When there is injustice in our world, do we stand idly by and watch it happen? When we hear stories of innocent citizens being targeted by laws meant to oppress and destroy people, do we act? When do you speak up? When should you care? Should you act when it only concerns you?
The last month, on Facebook, I’ve been bombarded with postings and petitions for nations to boycott the 2014 Winter Olympic games in Sochi, Russia. What has people up in arms is the belief that Russia has imposed some of the most extreme, oppressive laws against LGBTQ people. To clarify, according to the website RT.com:
“A law was passed earlier this summer that levies a fine of up to 50,000 rubles (about $1,500 dollars) on any individuals, and up to 1 million rubles (about $30,000) on any organizations engaged in “propaganda of non-traditional relationships to minors”. Non-traditional sexual relationships were informally defined by the lawmakers as those that cannot lead to the production of offspring. What constitutes propaganda is also unclear.”
Despite the vagueness of the law, in Russia there are very public cases involving imprisonment and violence toward LGBTQ people. The stories from news agencies describe an oppressive government that has turned a blind eye when there are crimes against LGBTQ people. There are assaults and murders that are being ignored. A Russian member of parliament even had the audacity to suggest that there should be a law that allows gay people to be whipped in public. Simply disgusting and deplorable!
Should other governments respond? Absolutely. We already know what results when there is silence from governments. As a Queer identified person, am I personally invested in this issue? Absolutely.
Understandably, there is anger, controversy and passion from LGBTQ people and their allies. People are calling for a boycott of the Sochi games until these anti-gay laws are stopped, and the oppression of LGBTQ people is eliminated. There are numerous petitions making the rounds to support a boycott, and one petition even asking for the International Olympic Committee to move the Sochi games back to Vancouver, site of the 2010 Winter games.
We absolutely cannot ignore what is happening in Russia. Persecution of LGBTQ citizens needs to stop. However, one cannot call oneself an upstander, when one ignores the truth within our own nation. Dare I say, boycotts are forms of action that do not look at systemic change, but rather, these actions enable people to judge the laws of another land without reflecting on what is happening in our own backyard.
I am reminded of Pastor Neimoller’s famous poem “First They Came…” in which he regretfully speaks of not standing up against Nazi persecution because those that were persecuted (i.e. Communists, trade unionist, Jews, Catholics) were not directly connected to him. Similarly, Maurice Ogden’s poem “The Hangman” also describes a situation in which citizen stood idly by as The Hangman comes to town and executes people, without the protagonist speaking up. In both poems, at the end, there was nobody left to defend the main characters.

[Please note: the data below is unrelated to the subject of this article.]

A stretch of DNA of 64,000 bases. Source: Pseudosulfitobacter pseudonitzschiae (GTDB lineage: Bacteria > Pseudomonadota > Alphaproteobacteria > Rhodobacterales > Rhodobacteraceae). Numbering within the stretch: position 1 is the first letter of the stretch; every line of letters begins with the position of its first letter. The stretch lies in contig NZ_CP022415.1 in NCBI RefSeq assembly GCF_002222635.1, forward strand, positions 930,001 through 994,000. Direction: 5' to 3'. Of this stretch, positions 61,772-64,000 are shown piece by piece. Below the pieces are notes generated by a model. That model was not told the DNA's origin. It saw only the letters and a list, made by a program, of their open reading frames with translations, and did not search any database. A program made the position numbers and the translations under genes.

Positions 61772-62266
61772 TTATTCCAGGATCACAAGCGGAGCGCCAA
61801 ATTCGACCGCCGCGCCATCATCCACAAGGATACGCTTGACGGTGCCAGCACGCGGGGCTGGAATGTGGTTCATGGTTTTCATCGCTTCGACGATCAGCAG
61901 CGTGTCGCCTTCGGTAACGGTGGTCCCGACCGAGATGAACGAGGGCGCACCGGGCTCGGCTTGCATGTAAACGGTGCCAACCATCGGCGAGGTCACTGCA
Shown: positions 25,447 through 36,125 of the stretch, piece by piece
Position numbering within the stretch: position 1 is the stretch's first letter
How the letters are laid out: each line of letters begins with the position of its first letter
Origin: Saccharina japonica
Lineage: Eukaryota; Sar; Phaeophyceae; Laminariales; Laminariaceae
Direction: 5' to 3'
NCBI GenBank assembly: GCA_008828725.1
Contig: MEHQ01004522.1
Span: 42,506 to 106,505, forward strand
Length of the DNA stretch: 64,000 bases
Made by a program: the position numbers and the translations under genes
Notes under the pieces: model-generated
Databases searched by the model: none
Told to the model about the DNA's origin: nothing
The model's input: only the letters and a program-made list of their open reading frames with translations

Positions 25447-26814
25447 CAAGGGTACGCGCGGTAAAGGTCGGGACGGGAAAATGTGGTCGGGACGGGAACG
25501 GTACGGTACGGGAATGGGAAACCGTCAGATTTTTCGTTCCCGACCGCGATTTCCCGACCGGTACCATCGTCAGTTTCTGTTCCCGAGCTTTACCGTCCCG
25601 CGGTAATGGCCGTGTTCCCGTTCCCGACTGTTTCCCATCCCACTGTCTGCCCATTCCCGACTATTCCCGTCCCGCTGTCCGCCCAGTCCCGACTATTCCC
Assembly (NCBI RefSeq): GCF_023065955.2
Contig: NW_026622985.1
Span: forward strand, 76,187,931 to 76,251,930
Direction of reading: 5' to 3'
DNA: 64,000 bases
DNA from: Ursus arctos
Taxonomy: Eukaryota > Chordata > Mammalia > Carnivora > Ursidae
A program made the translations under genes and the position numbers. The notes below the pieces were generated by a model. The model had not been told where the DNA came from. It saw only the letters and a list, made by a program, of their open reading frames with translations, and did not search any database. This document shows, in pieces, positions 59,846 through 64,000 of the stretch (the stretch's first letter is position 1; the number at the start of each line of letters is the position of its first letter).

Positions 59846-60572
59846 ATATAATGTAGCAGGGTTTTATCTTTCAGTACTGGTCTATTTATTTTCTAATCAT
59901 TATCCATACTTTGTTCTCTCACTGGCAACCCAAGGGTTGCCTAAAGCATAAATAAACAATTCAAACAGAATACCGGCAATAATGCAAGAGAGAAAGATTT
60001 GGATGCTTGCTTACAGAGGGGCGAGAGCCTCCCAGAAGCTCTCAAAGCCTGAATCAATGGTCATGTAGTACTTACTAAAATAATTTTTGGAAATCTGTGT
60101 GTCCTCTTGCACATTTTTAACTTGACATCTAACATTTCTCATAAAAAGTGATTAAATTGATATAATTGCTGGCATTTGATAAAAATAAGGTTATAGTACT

While what's happening in Russia is disgusting and absolutely needs to be stopped, some food for thought for those who are thinking of signing petitions...
Did you sign a petition to postpone the 2000 Sydney Olympic Summer games because of the Australian governement’s treatment of the Aborigines?
Did you sign a petition to postpone the 2008 Beijing Olympic Summer games because of the Chinese government's abhorrent Human Rights record?
Did you sign a petition to postpone the 2010 Vancouver Winter Olympic games because of the treatment of First Nations people in Canada? As previously mentioned, one of the suggested solutions to this “Sochi issue” is to move the Olympic games back to Vancouver. Ironically, both Human Rights Watch and Amnesty International have given failing grades to the Canadian government for the continued mistreatment of Aboriginal people. According to Amnesty International: “indigenous peoples across Canada continue to face a grave human rights crisis” (Amnesty International Canada, “Matching International Commitments with National Action: A Human Rights Agenda for Canada”, 9). Now knowing this, would people still call on the IOC to move the games back to Vancouver?
Realistically, we cannot fight every single case of injustice in the world, but at the same time, we cannot ignore what’s right under our noses, particularly when these cases of oppression are so ingrained systemically. The question is: do we only sign petitions when they are relevant to us; when we personally identify with a cause? When we strive for a world of justice, do we only fight for ourselves where our focus so narrow, that we do not see the bigger picture? I would expect people to fight for my causes, to fight for me, but the expectation is for me to also take a stand for others, particularly those who have been silenced. For the consequences of not defending others is made apparent in “The Hangman”:
"And where are the others that might have stood
Side by your side in the common good?,"
"Dead," I whispered, and sadly
"Murdered," the Hangman corrected me:
"First the alien, then the Jew...
I did no more than you let me do."
Beneath the beam that blocked the sky,
None had stood so alone as I
And the Hangman strapped me, and no voice there
Cried "Stay!" for me in the empty square.